From education to employment
NCFE

Turning applications into enrolments

John Wilford, Managing Director, Rave Communications
SkillsWorld LIVE is back

It is a marketer’s dream to have all the contact details of potential customers who have expressed an interest in a product or service. This is precisely what student application data is. It is one of the most valuable assets that a college has. Therefore it is paramount that a campaign is devised to maximise final enrolments.

Data Collection

When you are building your applicant database, there are a number of things to consider:

  • Are you collecting the appropriate information? As a minimum you should have the key contact details including home address, full name, mobile number and email address. To further enhance the dataset you may want to also collect and use date of birth (for happy birthday emails), current school and sibling details for future database marketing purposes
  • Data Protection. Ensure that you are collecting all the appropriate opt-ins and opt-outs.
  • Social media. At the time of application, try to collect social media details so that you can invite them to follow or like you on Twitter and Facebook.
  • Priority. Try to establish at the time of application whether the student is choosing your college as a first choice or as an insurance choice.
  • Interests. If you can collect behaviourial data at the application, it can be used to target information delivery.

Prospect Types

  • Broadly speaking, there will be broadly three categories of people on the applicant database:
  • The definites. Those students determined to study at your college.The waverers. Those students who are undecided and have applied to a number of colleges to keep their options open.The reluctants. Students who have applied to college, but it is not their preferred choice.
  • Each prospect type requires different message content and communication frequency as objectives vary. With the definites, we need to reassure. With waverers, we need to convince. And with reluctants, we need to persuade.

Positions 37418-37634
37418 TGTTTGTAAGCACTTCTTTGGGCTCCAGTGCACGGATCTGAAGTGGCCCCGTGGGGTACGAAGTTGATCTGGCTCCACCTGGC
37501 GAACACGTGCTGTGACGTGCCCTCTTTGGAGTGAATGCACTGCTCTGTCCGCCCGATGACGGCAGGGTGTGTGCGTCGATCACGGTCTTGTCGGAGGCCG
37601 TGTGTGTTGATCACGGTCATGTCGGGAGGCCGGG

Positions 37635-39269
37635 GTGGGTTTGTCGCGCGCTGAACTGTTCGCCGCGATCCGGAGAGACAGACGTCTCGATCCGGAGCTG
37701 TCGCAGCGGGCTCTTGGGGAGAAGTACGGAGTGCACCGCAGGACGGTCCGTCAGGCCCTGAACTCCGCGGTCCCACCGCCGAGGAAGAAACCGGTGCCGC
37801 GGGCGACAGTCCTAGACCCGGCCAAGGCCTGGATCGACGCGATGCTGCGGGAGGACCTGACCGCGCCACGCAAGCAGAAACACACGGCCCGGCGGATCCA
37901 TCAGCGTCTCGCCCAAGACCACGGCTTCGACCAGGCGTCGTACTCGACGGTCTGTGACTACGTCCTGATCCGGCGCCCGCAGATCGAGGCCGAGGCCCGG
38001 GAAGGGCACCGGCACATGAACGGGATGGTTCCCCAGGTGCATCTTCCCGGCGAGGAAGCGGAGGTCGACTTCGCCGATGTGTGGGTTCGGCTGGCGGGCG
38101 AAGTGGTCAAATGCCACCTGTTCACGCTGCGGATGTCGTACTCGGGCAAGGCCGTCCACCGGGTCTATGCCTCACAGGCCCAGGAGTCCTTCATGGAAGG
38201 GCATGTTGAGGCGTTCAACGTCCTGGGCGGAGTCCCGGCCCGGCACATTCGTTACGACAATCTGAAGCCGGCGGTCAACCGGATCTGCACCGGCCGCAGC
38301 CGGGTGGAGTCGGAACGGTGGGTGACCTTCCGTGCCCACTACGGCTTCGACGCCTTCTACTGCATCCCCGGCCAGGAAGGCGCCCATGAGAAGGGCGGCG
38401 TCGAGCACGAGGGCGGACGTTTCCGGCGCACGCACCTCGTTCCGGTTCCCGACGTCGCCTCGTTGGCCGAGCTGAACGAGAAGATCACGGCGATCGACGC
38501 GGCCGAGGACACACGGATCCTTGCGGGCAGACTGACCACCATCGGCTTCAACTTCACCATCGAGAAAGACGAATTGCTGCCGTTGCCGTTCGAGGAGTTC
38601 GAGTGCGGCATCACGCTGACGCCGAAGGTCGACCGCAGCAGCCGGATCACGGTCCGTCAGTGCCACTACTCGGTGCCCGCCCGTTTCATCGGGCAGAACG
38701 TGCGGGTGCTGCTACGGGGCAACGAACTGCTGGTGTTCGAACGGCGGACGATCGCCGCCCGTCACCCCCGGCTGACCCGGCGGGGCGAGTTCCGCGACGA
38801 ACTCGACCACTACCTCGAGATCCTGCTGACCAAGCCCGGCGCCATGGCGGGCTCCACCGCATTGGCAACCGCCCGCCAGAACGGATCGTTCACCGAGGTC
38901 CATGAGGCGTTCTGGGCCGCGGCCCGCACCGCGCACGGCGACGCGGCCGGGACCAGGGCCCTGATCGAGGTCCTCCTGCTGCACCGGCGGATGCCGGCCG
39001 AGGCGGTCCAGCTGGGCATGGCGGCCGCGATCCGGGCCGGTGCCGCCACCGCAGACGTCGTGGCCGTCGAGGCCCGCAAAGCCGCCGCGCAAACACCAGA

• In the protracted months between application and enrolments, students will be influenced by parents, teachers, schools, friends, siblings and your competitors’ advertising. We cannot simply assume that just because your college is number one choice at the time of application, that it will remain that way right up to enrolment.

Building a Communication Plan

  • 1st for EPA - Assessment made easy
  • https://onefile.co.uk/explore/what-are-traineeships-how-can-you-use-onefile-to-deliver-them/

Constructing a communication strategy to “keep warm” applicants is a complex process. It is important to communicate through a variety of media such as email, post, SMS text messaging and social media to ensure your message is delivered. The emphasis and tone of the message should change dependent upon the prospect type. The timing of communication is important, not least to tie in with key calendar moments like exam results day.

The design of materials should be closely on-brand so there is no disjoint between student recruitment campaigns and the keep warm campaign.

Encourage interaction if possible by building in response mechanisms on emails, or by asking questions in social media. If you have collected behavioural information, use it in your campaign. For instance if someone has expressed an interest in sport, dynamically change the content of emails based on this information. The keep warm campaign should help applicants to imagine themselves at the college, reduce objections and create a feeling of inclusion.

John Wilford is founder and managing director of Rave, a specialist marketing agency providing strategic advice, creativity, media planning, social media and campaign execution to many FE colleges and sixth form colleges

 

Recommend0 recommendationsPublished in Exclusive to FE News

Related Articles

Responses